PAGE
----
The static charge will then exert a force on nearby charged objects or grounded conductors (including personnel). These issues can also manifest in the form of dust clinging to product, product clinging to itself, rollers, machine beds or frames, materials jamming, and sheet feeding problems. Our Gen4 Static Eliminators have undergone independent laboratory tests to certify that they meet the rigorous safety, health, and environmental standards of the USA, European Union and Canada that are required to attain the CE and UL marks.

EXAIR manufactures two products in our Static Eliminator line that do not require any compressed air to operate, the Ionizing Point and the Ionizing Bar. Our Gen4 Ionizing Point is a compact, single point ionizer ideal for a range of winding, rewinding, or slitting operations. It can also be mounted through a duct to neutralize static charges due to moving air or materials.

The shockless Gen4 Ionizing Point delivers a high concentration of positive and negative ions for rapid static decay. It is capable of neutralizing static on the surface of your part or material within 2”. In this image below, a series of Gen4 Ionizing Points are being used to neutralize static from a playing card slitting operation.

The Ionizing Point is just one of our many Static Eliminators available from stock. If you’re experiencing static in any of your applications or processes, EXAIR has a solution available ready to ship. Give us a call and we’ll be happy to help point you in the right direction.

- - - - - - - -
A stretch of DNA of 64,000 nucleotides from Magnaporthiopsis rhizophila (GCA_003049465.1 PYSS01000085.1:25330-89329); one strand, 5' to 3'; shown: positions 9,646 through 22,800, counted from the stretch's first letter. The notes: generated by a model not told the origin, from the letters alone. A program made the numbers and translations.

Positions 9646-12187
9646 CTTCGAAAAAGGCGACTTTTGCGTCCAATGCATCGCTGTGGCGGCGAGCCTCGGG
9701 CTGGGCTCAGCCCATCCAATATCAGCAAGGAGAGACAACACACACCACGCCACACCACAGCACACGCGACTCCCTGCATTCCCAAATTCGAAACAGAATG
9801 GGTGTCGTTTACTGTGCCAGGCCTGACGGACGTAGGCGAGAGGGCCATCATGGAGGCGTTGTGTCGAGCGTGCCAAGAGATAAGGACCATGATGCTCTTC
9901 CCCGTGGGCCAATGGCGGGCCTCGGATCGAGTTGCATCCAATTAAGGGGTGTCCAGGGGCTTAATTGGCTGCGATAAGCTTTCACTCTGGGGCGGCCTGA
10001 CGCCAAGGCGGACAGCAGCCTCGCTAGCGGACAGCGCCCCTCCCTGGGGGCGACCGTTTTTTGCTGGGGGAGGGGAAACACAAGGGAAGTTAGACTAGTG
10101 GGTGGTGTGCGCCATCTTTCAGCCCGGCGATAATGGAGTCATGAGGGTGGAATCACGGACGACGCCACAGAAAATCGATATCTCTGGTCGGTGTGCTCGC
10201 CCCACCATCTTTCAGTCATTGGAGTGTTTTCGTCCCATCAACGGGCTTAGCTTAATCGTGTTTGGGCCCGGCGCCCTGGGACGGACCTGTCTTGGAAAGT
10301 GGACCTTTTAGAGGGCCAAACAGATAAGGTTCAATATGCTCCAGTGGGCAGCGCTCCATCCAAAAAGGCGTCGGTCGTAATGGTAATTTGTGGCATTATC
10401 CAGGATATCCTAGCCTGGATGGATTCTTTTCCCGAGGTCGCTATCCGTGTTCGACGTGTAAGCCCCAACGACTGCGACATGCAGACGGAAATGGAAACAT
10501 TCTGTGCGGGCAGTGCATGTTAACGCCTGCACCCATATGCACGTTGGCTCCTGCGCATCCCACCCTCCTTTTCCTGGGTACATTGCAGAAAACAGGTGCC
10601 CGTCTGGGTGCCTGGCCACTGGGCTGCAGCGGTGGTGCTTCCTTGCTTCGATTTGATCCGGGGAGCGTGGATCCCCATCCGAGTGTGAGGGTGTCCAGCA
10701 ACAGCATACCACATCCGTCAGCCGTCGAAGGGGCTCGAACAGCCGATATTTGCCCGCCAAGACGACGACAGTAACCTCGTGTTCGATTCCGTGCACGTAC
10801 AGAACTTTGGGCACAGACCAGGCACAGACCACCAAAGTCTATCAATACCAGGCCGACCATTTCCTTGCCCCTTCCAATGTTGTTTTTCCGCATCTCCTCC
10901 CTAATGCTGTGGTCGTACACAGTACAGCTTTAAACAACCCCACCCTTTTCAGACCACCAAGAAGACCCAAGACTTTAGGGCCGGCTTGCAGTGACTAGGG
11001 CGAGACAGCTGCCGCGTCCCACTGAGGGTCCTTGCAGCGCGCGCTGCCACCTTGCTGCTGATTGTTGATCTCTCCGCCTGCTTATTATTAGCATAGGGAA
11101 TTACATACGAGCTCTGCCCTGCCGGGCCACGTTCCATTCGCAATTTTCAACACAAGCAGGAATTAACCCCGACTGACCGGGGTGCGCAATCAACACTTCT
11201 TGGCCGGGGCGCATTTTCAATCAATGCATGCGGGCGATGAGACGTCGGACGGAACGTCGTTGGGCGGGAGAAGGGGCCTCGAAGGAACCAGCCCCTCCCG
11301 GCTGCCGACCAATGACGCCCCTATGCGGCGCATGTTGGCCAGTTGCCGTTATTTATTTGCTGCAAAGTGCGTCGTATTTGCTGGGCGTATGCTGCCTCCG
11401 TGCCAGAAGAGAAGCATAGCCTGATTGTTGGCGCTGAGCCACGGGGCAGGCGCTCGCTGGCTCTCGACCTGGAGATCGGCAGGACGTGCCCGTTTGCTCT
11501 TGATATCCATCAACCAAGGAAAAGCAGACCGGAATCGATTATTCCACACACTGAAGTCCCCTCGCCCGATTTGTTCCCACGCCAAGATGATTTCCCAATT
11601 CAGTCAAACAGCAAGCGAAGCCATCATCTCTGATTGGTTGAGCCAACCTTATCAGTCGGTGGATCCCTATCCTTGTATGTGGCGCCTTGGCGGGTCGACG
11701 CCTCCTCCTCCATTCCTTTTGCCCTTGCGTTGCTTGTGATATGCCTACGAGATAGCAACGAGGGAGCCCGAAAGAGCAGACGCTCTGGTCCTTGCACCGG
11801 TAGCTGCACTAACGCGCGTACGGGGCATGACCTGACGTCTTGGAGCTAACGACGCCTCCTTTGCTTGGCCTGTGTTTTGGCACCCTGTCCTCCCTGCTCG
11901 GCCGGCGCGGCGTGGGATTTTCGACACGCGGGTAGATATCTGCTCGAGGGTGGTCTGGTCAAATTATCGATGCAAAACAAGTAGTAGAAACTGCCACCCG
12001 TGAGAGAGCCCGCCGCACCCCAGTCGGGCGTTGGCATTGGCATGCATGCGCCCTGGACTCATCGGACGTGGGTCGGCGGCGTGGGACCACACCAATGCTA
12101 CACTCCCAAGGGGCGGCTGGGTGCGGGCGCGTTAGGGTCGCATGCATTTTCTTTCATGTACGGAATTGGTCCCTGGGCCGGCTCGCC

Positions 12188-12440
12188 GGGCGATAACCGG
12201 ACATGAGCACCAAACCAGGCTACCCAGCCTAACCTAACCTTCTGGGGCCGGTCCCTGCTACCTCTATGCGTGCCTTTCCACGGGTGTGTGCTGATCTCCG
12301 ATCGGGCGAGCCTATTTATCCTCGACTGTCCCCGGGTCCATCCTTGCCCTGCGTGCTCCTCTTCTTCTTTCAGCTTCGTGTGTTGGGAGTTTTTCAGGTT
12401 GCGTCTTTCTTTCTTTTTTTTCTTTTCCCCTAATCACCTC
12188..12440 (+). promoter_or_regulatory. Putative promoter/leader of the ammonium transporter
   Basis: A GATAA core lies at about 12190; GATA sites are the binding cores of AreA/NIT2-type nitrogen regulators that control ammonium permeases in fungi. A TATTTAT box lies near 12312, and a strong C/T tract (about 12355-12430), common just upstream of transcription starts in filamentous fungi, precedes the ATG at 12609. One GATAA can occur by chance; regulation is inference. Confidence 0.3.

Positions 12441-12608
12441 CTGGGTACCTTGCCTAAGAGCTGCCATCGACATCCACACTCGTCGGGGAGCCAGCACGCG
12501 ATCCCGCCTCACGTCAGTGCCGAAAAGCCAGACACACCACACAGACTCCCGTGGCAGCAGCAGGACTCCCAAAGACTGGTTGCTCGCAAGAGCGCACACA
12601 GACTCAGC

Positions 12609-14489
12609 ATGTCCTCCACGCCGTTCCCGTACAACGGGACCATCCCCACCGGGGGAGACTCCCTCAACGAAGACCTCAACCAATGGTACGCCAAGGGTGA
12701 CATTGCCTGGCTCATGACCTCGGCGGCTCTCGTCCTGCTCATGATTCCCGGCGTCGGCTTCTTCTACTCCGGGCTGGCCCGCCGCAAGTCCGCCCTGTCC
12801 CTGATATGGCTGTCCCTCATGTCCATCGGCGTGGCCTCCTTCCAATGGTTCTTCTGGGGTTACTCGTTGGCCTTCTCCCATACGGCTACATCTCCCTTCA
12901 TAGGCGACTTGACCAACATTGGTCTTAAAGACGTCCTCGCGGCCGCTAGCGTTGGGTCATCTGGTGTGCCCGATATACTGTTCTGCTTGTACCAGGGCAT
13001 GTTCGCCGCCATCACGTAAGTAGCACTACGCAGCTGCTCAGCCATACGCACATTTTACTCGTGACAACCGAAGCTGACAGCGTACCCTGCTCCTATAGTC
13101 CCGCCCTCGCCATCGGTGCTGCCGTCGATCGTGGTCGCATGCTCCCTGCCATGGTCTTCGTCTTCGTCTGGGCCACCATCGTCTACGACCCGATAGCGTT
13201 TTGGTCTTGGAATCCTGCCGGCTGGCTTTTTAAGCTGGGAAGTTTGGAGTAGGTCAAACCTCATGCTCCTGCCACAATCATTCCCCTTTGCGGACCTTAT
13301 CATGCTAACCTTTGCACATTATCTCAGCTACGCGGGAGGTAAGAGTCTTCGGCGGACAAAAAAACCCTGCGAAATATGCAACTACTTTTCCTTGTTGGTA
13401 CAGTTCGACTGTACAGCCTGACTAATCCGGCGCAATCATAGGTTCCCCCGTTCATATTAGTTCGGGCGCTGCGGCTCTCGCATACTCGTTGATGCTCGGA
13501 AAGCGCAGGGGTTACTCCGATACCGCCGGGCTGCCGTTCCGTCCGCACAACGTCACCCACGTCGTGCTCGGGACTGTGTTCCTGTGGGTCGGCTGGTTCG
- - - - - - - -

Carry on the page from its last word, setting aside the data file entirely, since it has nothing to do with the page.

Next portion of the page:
Tyler Daniel
Application Engineer
E-mail: TylerDaniel@EXAIR.com
Twitter: @EXAIR_TD

 

Eliminate Static on Hose, Tube, and Extruded Shapes w/ EXAIR’s Gen4 Super Ion Air Wipe!

Gen4 Super Ion Air Wipe

This time of the year it is not uncommon to feel a slight shock after walking across a carpeted surface and touching a door knob. This little “jolt” is a result of fast-moving electrons leaping from your body to the door knob, or vice versa. As your feet shuffle across the surface of a rug or carpet, your body will either gain or lose electrons. Touching a conductive surface then causes these electrons to leap from one place to another.

When an atom gains or loses an electron, it affects the balance that occurs within an atom. If an atom gains an electron, it now has more electrons than protons. This results in a negatively charged atom. The opposite can be said if an atom loses an electron, it now carries a positive charge. This charge imbalance is where static electricity comes from. Both positive and negative charges will remain static until contacted by or in close proximity to a conductive or grounded surface.

Static can be a problem in many industries contributing to a range of different process problems. Common problems include: dust clinging to product, product clinging to itself, rollers, machine beds or frames, materials jamming or curling, sheet feeding problems, and hazardous sparks or shocks to operators.

For eliminating static on the surface of pipe, cable, extruded shapes, hose, or wire, look no further than EXAIR’s Gen4 Super Ion Air Wipe. The Gen4 Super Ion Air Wipe provides a uniform 360° ionized airstream and is available in both 2” and 4” ID sizes. Its clam-shell design makes it easy to clamp around a part for neutralizing static electricity and contaminants.